NEW YORK (AP) — When New Yorkers this week picked Eric Adams as their next mayor and Alvin Bragg as their next Manhattan district attorney, they appointed two more black men to high office at a time when the city and The state was being headed. Historical numbers of black leaders.
It is a moment that African American officials say is a long time coming, made possible by the previous generation of trailblazers, who broke barriers due to immense prejudice and took the burden of being first.
US Representative Hakeem Jeffries, who is now one of a record seven black people representing New York in Congress, said the new mayor and prosecutor would be “transformative figures”.
“The rise of individuals like Eric Adams and Alvin Bragg follows a long tradition of leaders who emerged from the fiery furnace of the black experience in New York City, particularly in some of our toughest neighborhoods, committed to doing a great job. To be a public servant. Good deal for everyone,” said Jeffries.
Nearly 28 years after David Dinkins ended his single term as New York’s first black mayor, the halls of power in the city and state are filled with black leaders from the city or its suburbs, including three of the state’s most powerful politicians. : Senate Majority Leader Andrea Stewart-Cousins, Assembly Speaker Carl Hasty and Letitia James, the state’s first black attorney general now running for governor.
Most of the city’s borough president is now black, as well as several top prosecutors, including both its appointed US attorney and its elected public advocate, Jumane Williams, who is also considering a gubernatorial run.
The change comes even as the number of black people living in New York City has declined by 4.5% since 2010 Even though the total population of the city increased.
According to the 2020 census, 20% of New Yorkers are black, 31% are non-Hispanic white, 28% are Hispanic and about 16% are Asian.
Bronx District Attorney Darcell Clark, who in 2015 became the state’s first African-American woman elected as a DA, said the historic wave of black leadership following the 2020 national racial count following the killing of George Floyd was long overdue. and is on time. in Minneapolis.
“I think the more we can have people who look like the people and communities we serve, the better. I don’t have to be the only one,” she said.
New York Lieutenant Governor Brian Benjamin, who became the second black person to hold that role when appointed in September, recalled a recent political rally in Harlem of federal, state and local African American elected officials and candidates.
“There were young black boys and young black girls who were able to look at us and say, ‘Oh wow. That’s normal. I can do this. I can be mayor. I can be lieutenant governor. I can be a congressman.’ I am,” said Benjamin.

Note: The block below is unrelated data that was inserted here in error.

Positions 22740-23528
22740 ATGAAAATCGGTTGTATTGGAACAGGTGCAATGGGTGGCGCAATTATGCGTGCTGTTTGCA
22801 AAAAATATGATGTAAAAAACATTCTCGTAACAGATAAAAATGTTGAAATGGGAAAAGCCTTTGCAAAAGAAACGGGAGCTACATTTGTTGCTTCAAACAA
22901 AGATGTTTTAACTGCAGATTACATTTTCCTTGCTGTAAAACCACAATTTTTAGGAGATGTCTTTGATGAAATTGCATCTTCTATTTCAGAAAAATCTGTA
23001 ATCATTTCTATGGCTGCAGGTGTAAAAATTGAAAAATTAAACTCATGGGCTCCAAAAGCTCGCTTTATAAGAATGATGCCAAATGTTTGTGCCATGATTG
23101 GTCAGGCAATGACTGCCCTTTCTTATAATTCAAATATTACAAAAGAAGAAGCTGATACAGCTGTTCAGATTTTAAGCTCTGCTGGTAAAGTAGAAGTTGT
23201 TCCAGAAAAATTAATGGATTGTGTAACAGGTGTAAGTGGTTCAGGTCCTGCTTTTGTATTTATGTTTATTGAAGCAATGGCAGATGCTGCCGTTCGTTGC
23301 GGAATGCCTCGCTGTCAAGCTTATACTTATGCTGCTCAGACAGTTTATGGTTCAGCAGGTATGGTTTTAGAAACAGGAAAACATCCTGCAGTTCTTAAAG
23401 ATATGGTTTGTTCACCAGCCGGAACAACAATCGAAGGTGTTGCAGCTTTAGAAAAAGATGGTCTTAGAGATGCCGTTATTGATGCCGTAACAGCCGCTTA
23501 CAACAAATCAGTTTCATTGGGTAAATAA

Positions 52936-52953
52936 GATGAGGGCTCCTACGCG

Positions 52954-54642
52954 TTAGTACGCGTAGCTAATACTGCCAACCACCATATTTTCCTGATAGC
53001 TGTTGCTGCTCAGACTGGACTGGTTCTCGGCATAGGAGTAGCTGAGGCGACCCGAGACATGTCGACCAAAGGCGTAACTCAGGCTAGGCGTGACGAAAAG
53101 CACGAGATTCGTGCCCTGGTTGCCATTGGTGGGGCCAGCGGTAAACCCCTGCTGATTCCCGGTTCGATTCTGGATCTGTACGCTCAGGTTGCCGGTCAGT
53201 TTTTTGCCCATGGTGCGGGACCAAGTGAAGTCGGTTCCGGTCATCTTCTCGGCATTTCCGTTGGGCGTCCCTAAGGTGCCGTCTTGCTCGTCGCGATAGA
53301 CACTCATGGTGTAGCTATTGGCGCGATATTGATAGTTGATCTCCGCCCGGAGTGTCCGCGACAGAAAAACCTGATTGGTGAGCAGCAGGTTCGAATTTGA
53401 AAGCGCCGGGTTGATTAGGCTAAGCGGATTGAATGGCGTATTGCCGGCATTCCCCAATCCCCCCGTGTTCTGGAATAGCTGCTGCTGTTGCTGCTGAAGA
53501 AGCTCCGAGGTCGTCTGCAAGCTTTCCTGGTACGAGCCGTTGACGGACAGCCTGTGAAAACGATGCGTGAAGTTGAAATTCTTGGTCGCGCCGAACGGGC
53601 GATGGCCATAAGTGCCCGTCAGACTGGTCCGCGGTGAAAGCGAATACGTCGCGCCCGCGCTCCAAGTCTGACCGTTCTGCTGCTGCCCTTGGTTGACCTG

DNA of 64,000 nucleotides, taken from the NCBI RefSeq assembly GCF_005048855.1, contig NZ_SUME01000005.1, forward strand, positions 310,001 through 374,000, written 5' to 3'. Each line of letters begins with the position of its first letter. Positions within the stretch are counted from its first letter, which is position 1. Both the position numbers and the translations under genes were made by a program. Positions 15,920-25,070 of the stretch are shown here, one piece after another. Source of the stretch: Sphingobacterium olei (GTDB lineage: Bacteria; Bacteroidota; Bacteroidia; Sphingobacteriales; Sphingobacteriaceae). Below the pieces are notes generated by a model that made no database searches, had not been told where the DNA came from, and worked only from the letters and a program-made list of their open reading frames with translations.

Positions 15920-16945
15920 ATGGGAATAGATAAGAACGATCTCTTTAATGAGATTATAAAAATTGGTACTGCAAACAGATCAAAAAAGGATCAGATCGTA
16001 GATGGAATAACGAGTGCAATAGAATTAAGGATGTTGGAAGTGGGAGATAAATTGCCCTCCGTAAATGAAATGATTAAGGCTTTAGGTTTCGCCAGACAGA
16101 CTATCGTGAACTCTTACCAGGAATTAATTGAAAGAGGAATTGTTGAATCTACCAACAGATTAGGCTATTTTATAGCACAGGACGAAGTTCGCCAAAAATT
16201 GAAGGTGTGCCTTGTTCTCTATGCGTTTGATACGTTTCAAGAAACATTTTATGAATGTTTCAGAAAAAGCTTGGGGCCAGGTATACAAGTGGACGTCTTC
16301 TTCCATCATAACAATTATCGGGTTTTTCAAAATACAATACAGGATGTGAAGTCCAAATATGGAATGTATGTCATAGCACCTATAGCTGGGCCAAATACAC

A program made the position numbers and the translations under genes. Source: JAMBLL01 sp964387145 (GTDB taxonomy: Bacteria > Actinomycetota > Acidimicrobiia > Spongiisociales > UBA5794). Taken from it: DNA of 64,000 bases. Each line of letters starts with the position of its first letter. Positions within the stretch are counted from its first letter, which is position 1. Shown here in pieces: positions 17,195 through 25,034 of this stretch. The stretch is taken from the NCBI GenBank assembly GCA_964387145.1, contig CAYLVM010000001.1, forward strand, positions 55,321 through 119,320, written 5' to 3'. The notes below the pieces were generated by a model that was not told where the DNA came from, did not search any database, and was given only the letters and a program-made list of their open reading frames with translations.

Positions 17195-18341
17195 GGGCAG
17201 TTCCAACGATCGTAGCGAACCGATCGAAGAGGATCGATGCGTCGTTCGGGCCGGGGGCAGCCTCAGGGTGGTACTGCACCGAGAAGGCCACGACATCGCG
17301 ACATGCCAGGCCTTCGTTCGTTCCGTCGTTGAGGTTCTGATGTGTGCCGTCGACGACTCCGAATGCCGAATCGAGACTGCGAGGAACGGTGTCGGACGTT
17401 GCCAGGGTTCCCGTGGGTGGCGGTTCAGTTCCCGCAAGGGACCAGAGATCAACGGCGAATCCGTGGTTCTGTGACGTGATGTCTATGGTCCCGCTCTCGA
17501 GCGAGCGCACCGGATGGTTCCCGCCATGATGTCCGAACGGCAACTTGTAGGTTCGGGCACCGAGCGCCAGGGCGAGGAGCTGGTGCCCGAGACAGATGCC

Many black politicians, including Adams and Bragg, drew on their own life stories during their campaign, in which they described direct experiences with inequality, racism, or unequal and brutal treatment from the criminal justice system.
Adams himself talked about being poor as a teenager and experiencing cruelty at the hands of the police before becoming a police officer. He became a captain and an outspoken activist, calling for injustice in the New York Police Department.
Bragg, a civil rights lawyer and former federal prosecutor, spoke of being held at gunpoint by both gangsters and police officers during his youth in Harlem.
A few days before being elected district attorney, he was interrogating New York City police officers as part of the judicial investigation into the 2014 police chokehold death of Eric Garner, whose “I can’t breathe” plea of Black Lives. The material movement became the cry of the rally.
Donovan Richards Jr., who last year became the first black person elected as president of the Queens borough, said that in the past, he and other black politicians were often told: “Don’t talk about your blackness. Don’t talk about where you are from.”
“Often we are told to stay away from who we are, to stay away from our stories, especially as black men. You need to smile a little more in your photos,” Richards said. “I think we have told fiction. has changed.”
New Yorkers on Tuesday chose an Afro-Caribbean of Dominican heritage, city council member Antonio Reynoso, to replace Adams as Brooklyn borough president. Across the city, city council member Vanessa Gibson became the first black woman elected Bronx city president.
Richards said there’s a huge burden involved with being the first — or even the second — person of color to hold an elected office.
“It’s a lot of pressure,” he said. “You don’t have to settle down and you can’t make mistakes.”
Adam Clayton Powell, Jr. became the first African American to represent New York in Congress in 1945. Shirley Chisholm became the first black woman elected to Congress from any state in 1969. Both faced enormous challenges due to racism.
Even though the first African American leaders led the way, Richards said that he, Adams, Bragg and other black leaders still face prejudice and astral aggression even after winning top positions.
Richards said that when he first took office, he was stopped at the entrance of Borough Hall for several days in a row by a security guard asking him to see some identification. Richards explained that he was the city president.
“Then they say, ‘You’re the town president?’ I said yes. Get used to it,'” Richards recalled with a laugh.
Associated Press writer Michael R. Sisak contributed to this report.